Top positive review
125 people found this helpful
Solemn drama gets the all-star treatment
on April 8, 2002
(USA - 1996)
Aspect ratio: 2.39:1 (Super 35)
Theatrical soundtracks: Dolby Digital / DTS / SDDS
By virtue of its all-star cast, handsome production values and solemn subject matter, Barry Levinson's SLEEPERS was clearly intended as a Major Motion Picture from the outset. Based on the harrowing true-life bestseller by journalist Lorenzo Carcaterra - first published in 1995 - book and film describe the appalling fate of four Hell's Kitchen kids (played as children by Joe Perrino, Brad Renfro, Geoffrey Wigdor and Jonathan Tucker) who, in 1967, were sentenced to confinement in the 'Wilkinson Home for Boys' following a near-fatal accident involving a hot dog vending machine which they had stolen as a prank. Inside the reformatory, all four boys are sexually and emotionally abused by a group of sadistic guards led by the sinister Nokes (Kevin Bacon at his slimiest). More than a decade later, traumatized by their experiences, two of the now grown-up boys (Ron Eldard and Billy Crudup) corner Nokes unexpectedly in a local diner and murder him in cold blood. The other members of the group - one a prosecuting attorney (Brad Pitt), the other an aspiring writer and journalist (Jason Patric) - formulate a daring plan to have their friends acquitted, expiose the reformatory's dark secrets, and take revenge on their abusers...
Such an extraordinary tale was always going to be controversial, and so it proved. Upon release, book and film drew immediate fire from critics who accused author and filmmakers of embellishment and exaggeration, since no records could be found to prove that the trial depicted in the film ever took place within the Manhattan district, or that the Wilkinson Home for Boys ever existed - even though Carcaterra's book (and Levinson's script) makes it clear that most of the names, dates and locations have been changed or fictionalized to protect those involved, and that the records of all children held in institutions like Wilkinson are routinely deleted after seven years. Further scandal ensued when the movie ignited protests from those who believed the story drew unfortunate parallels between pedophilia and homosexuality, thereby reinforcing the worst kind of homophobic stereotype. The point is certainly valid, given Hollywood's shameful mistreatment of gay themes and characters over the years, but SLEEPERS doesn't seek to draw any kind of parallels, unconsciously or otherwise, merely to recreate events described in Carcaterra's book. Besides, monsters are monsters, whoever their victims may be.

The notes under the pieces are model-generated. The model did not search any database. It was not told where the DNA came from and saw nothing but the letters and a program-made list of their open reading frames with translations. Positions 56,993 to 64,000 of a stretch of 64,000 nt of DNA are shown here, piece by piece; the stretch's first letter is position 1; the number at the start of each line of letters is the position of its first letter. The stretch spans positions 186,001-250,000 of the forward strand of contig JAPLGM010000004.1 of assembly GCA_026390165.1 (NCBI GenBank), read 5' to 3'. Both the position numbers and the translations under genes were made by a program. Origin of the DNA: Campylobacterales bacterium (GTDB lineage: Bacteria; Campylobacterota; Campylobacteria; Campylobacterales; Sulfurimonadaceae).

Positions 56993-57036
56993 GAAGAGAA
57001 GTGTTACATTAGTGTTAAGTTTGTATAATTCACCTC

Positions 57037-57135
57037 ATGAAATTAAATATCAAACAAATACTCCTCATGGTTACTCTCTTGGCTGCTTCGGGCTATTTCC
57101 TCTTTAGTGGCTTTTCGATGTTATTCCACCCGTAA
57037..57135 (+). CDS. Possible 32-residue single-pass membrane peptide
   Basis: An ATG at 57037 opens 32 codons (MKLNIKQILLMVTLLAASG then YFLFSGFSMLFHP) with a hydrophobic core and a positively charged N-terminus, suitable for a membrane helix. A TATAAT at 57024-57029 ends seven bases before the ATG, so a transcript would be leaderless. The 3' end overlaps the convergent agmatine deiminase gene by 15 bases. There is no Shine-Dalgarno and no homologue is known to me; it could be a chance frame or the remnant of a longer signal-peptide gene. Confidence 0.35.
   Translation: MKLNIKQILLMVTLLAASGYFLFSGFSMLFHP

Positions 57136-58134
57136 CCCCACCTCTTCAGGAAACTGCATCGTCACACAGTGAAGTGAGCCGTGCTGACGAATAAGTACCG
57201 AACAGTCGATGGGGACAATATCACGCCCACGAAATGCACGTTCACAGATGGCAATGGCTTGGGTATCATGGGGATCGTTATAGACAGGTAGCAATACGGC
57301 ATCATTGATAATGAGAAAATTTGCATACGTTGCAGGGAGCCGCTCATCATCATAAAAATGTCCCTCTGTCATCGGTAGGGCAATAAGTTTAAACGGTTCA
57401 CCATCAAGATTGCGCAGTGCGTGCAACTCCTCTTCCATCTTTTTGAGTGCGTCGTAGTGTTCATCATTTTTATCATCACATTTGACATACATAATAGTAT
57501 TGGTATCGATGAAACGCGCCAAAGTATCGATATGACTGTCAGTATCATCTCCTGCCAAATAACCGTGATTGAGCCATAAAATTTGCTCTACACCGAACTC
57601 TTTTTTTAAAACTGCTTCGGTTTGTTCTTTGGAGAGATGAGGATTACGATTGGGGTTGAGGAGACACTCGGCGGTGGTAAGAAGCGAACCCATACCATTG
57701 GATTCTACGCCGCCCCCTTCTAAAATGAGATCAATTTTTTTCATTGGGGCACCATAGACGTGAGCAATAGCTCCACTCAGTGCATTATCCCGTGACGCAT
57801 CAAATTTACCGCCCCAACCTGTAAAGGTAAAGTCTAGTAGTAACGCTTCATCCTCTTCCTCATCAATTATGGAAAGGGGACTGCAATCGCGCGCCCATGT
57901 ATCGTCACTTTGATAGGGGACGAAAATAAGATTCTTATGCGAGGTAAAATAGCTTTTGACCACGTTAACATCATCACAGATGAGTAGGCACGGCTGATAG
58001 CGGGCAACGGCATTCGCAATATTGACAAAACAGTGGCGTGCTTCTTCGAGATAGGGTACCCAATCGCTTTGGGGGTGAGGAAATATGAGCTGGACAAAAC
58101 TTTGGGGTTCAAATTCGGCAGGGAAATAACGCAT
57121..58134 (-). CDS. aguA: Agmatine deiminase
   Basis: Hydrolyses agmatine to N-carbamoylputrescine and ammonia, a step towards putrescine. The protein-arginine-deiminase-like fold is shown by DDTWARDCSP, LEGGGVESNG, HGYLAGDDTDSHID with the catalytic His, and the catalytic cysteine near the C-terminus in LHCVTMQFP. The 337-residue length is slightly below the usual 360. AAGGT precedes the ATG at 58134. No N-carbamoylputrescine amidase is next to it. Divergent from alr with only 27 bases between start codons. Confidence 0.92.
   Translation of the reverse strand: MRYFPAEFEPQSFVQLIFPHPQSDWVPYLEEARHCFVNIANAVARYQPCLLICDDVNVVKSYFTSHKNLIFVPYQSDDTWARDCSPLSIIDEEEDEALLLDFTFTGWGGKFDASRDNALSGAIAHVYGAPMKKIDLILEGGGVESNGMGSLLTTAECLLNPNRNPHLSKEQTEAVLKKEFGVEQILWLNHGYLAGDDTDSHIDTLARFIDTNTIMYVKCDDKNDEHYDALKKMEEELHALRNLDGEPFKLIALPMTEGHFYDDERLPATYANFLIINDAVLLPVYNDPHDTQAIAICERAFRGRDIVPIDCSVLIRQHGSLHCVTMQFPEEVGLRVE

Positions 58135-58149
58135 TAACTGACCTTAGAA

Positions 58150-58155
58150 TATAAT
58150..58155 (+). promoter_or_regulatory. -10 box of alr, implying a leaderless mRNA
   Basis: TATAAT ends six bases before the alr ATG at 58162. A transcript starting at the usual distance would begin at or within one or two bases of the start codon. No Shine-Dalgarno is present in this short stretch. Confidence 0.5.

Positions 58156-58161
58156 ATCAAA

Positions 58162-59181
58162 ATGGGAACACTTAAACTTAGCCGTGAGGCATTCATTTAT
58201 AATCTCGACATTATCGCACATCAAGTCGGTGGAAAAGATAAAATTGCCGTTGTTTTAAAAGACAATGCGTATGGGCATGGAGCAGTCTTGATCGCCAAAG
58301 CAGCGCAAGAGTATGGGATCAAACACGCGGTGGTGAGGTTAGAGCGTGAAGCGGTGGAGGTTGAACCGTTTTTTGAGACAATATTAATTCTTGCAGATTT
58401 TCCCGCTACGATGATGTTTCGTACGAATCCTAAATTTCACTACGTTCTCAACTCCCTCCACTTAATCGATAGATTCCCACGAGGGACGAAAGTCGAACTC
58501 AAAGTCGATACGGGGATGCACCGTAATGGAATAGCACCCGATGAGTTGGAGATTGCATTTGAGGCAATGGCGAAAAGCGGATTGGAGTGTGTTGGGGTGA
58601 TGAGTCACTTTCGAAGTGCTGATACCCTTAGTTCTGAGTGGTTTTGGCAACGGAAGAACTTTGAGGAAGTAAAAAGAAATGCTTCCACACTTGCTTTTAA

As a movie, SLEEPERS is competent, briskly paced, and beautifully acted by a dream cast of old pro's (including Robert De Niro and Dustin Hoffman in key roles) and a new generation of rising stars. It's an ensemble piece, and the lack of grandstanding - in favor of narrative momentum - is admirable. But while the film is consistently intelligent and engaging, it's drawbacks are significant: The kids are terrific, especially Perrino, but the adults are burdened by the gravity of the subject matter, and Patric's sombre narration seems a little too laidback at times, lacking warmth or even genuine emotion, while John Williams' rambling score clashes resolutely with the film's epic visual sweep. Also, for obvious reasons, the moviemakers were unable to depict the kind of sexual atrocities outlined in the original book, with unfortunate consequences: Here, Nokes' murder seems more like the result of a petulant outburst by a couple of thugs, rather than the inevitable outcome of horrendous physical abuse. And during the subsequent trial, it defies belief that the prosecution's key witness - a former guard at Wilkinson - would incriminate himself so readily on the stand, as depicted here. That said, however, the movie is still a worthwhile entry, but the book is better.